How diverse if California government, from school board up?

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Sacramento City Councilman Eric Guerra talks on Thursday, Oct. 1, 2020, at his Tahoe Park home, about the struggles faced by Latino political candidates. “The importance of having a diverse electorate and even encouraging immigrants who become naturalized to run for office is that you bring a new perspective into our government,” he said.

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Happy Monday! We’ll find out today whether President Donald Trump really can be discharged from Walter Reed National Military Medical Center. In the meantime, where do you stand on Democratic candidate’s Joe Biden’s ads? Too soon to go negative? Or too close to Election Day to let up?

FIRST UP: Gov. Gavin Newsom is expected to make a “special announcement” today at his regular Monday press conference, according to a press release from his office Sunday evening. We’ll be covering it here at SacBee.com.

TWO LAWS THAT CHANGED WHO HOLDS POWER IN CALIFORNIA

We have a special report today by The Sacramento Bee’s Kim Bojórquez looking at who holds power in California government, from the school board to the Governor’s Office. Her project, supported by the Solutions Journalism Network, takes a deep look at how two changes in state law empowered less-experienced and minority candidates to run for office.

You can join Kim Tuesday for a virtual panel we’re hosting on diversity in elected government and what it means for voting. She’ll be joined by Sen. Maria Elena Durazo, GOP political consultant Luis Alvarado, Laura Gómez of UCLA Law, Mindy Romero of the Center for Inclusive Democracy, civil rights attorney Robert Rubin and The Bee’s Marcos Breton. Here are the details.

Now here’s a preview of Kim’s report. The full piece is online here.

Deborah Ortiz felt like an underdog when she ran for a seat on the Sacramento City Council in 1993. She was the only Latina in a field of six vying for the seat opened by Joe Serna Jr., who’d just won a race for mayor.

Ortiz didn’t get support from prominent Democratic leaders or influential developers in the city, who helped fund most local races. Most were convinced city council candidate Jean Shaw-Conelly, the wife of former Assemblyman Lloyd Connelly, would win the race, she said.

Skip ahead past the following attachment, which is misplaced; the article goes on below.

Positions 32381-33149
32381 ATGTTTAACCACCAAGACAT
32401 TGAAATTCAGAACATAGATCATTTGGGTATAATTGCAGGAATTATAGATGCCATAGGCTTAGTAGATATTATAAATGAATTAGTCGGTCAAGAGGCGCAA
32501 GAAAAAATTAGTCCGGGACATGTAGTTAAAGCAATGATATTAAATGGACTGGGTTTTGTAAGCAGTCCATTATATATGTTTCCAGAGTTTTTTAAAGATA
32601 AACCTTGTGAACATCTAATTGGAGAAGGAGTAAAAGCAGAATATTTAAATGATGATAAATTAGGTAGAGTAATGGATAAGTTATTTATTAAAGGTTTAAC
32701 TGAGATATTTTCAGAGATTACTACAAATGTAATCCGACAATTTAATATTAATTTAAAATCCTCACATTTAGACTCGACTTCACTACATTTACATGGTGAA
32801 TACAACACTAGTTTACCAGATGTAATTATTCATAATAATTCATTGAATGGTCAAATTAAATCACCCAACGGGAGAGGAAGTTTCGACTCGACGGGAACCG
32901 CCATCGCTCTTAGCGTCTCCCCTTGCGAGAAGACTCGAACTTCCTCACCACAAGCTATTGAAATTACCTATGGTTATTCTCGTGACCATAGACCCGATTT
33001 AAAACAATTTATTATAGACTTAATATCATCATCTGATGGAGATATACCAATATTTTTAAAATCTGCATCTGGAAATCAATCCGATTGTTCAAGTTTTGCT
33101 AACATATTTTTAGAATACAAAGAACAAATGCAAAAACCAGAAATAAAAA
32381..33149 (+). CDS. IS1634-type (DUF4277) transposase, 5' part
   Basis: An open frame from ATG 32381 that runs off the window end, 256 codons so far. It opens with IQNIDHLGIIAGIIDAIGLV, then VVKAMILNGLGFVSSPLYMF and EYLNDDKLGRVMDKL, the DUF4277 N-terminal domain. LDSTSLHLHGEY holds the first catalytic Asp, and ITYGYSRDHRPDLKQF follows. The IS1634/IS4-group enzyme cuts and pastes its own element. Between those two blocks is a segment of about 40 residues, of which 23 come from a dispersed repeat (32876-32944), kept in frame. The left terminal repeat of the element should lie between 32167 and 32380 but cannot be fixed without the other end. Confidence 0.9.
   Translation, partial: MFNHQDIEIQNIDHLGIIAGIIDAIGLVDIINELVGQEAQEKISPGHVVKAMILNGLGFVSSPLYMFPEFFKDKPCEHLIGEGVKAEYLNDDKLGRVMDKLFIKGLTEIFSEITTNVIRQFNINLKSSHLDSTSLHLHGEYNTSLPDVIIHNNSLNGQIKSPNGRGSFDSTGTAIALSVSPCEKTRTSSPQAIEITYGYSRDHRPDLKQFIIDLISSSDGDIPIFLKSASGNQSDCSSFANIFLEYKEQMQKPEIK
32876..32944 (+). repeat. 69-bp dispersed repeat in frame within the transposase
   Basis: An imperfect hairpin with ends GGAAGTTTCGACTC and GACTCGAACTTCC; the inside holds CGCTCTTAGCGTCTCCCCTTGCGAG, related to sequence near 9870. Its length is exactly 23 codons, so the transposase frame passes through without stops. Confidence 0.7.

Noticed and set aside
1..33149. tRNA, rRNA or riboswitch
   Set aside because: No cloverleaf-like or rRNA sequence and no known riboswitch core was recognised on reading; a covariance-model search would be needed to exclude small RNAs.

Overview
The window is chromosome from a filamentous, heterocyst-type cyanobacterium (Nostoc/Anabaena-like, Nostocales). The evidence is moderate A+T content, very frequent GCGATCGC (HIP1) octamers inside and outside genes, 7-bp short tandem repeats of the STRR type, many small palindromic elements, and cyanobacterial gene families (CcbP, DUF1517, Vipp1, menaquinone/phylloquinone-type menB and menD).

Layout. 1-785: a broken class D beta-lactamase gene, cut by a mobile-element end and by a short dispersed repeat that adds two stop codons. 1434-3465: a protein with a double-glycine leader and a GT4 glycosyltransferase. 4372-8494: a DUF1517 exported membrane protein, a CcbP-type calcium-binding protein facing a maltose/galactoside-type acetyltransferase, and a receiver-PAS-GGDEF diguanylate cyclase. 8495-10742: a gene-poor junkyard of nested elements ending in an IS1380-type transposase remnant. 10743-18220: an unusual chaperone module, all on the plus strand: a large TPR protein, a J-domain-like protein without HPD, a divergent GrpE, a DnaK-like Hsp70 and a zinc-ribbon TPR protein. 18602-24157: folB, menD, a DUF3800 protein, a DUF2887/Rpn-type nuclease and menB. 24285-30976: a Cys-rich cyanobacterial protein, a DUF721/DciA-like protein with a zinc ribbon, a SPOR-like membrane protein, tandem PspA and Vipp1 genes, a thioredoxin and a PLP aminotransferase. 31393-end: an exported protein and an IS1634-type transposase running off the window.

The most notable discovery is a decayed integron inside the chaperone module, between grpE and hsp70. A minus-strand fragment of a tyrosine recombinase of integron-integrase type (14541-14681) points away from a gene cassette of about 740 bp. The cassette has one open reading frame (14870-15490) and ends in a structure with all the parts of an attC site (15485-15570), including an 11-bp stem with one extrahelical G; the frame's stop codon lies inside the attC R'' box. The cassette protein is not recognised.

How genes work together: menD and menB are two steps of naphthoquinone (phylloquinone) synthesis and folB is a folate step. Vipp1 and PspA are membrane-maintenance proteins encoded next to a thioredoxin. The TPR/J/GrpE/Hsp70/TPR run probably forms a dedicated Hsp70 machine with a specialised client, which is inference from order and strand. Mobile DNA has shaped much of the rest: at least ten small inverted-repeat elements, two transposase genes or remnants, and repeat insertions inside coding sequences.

“There was always a candidate they endorsed other than me,” Ortiz said.

But Ortiz came out ahead anyway, becoming the first Latina and woman of color to be elected to the city council.

Nearly three decades later, the landscape for Latino candidates is very different. Latino lawmakers represent 27 seats in the Legislature, making up about a fifth of its 120 officeholders. That’s up from six in 1990.

They’ve made gains in local offices, too, especially on school boards. A Sacramento Bee analysis shows the county’s elected school boards are increasingly diverse, with Latino trustees accounting for 22% of seats and Blacks holding 11% of seats. Those numbers are proportional to the county’s population.

Those achievements were no accident.

They followed two major changes to California law that opened opportunities to less experienced candidates from diverse backgrounds.

First, voters in 1990 set term limits for the California Legislature, forcing turnover among elected leaders and creating open races for Assembly and Senate districts.

Later, Gov. Gray Davis in 2002 signed the California Voting Rights Act, which allowed minorities to press for changes in election formats to give them a better shot at winning office. The law’s remedy called for local governments to adopt district elections instead of at-large races, a change that effectively means candidates have to persuade fewer voters to cast ballots for them.

Neither law guarantees representation for minority candidates.

Term limits shorten careers for politicians today just as they did 30 years ago. Some of the first leaders to leave the Legislature because of term limits were influential Black lawmakers like former Assembly Speaker Willie Brown, for instance.

And, although studies show a shift in district elections has increased minority representation in local government, the gains are not uniform.